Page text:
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One of the most common types of malpractice cases comes out of a doctor or nurse not doing something that they should have done.

Examples of this include:

Failure to render care
Failure to diagnose
Failure to order necessary tests
Failure to report test results
Failure to treat
Infection diagnosis and management

A failure to do something can, and often will, be negligence, because harm to the patient flows from the lack of treatment.

A failure to diagnose or report a suspicious mass on an x-ray may result in cancer going untreated. Failure to order tests after giving a new medication may result in a complication going undiagnosed and untreated for a long period of time.

The most common form of this type of malpractice is the failure to diagnose a condition. When signs and symptoms should lead to certain tests being ordered, and they aren’t, conditions can go undiagnosed with devastating consequences. Or the proper tests can be run, but the doctor fails to appreciate the significance of the test results.

If you believe that a doctor has failed to act, and question whether you may have a malpractice case, contact us to discuss.

Prosecuting a medical malpractice case is expensive. Very expensive. In order to bring a case to trial, tens of thousands of dollars will be spent on medical records, advanced medical research, medical record review, expert witnesses, depositions, trial exhibits and a hundred other things.


A typical “simple” medical malpractice case is more expensive and more complex than almost any other type of personal injury claim. A “simple” medical malpractice case can cost $40,000, $50,000 or more to bring to trial. And that isn’t including attorney’s fees for the patient.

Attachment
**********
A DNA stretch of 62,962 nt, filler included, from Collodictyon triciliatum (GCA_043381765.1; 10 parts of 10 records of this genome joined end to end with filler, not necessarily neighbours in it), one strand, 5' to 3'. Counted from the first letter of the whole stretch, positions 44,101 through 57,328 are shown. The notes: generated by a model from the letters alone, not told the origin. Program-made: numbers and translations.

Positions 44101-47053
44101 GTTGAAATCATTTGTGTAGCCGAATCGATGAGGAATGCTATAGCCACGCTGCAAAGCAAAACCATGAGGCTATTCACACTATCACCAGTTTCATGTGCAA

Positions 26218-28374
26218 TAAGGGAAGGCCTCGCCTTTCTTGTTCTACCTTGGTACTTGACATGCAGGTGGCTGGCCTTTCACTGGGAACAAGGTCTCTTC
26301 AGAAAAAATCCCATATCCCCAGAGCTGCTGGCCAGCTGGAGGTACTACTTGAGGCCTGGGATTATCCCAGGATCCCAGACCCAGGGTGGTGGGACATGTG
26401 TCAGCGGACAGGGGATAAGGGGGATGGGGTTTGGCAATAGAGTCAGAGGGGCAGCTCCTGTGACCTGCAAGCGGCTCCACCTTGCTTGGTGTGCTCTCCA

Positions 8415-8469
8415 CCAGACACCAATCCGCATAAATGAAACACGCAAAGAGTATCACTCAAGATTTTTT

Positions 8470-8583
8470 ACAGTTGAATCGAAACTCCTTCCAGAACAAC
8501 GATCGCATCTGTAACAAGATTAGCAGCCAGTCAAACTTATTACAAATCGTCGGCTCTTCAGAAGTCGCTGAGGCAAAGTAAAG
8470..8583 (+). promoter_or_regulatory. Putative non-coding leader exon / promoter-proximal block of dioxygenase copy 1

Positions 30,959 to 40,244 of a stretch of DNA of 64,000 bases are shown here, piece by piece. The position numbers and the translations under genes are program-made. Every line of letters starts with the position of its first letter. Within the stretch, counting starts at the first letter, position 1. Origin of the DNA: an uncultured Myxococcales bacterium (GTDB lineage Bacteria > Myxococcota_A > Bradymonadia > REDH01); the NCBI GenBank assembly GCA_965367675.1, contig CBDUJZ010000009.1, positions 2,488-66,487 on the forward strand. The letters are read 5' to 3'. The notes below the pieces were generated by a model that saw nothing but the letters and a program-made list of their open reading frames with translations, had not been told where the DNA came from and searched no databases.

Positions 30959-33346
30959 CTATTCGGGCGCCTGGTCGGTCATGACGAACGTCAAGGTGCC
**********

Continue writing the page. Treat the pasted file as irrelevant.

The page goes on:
In order to bring a case, it must be economically viable. That means, the ultimate value of the case, when weighed against the cost to bring the case, and the hundreds, and sometimes thousands, of hours spent by the attorney in prosecuting the case, must weigh in favor of pursuing the case.


In order to justify the substantial expense, and risk, associated with bringing a malpractice case, an attorney must weigh the strength of the case, meaning how clear the malpractice is, against the cost to pursue the case and the ultimate potential recovery. It makes no sense to bring a case where the attorney’s contingent fee and expense refund take up all or most of the potential recovery.

The bottom line must be whether or not the client is going to recover enough money to justify the time, expense and emotional cost associated with prosecuting a medical malpractice claim. That calculus will vary from attorney to attorney based on many factors, but it will be a consideration in deciding whether to pursue a claim or not.

The bottom line is, there really is no such thing as a “simple” medical malpractice claim. That is why your choice of attorney is so important. If you believe you have a medical malpractice claim, please contact us at Hendrickson Law.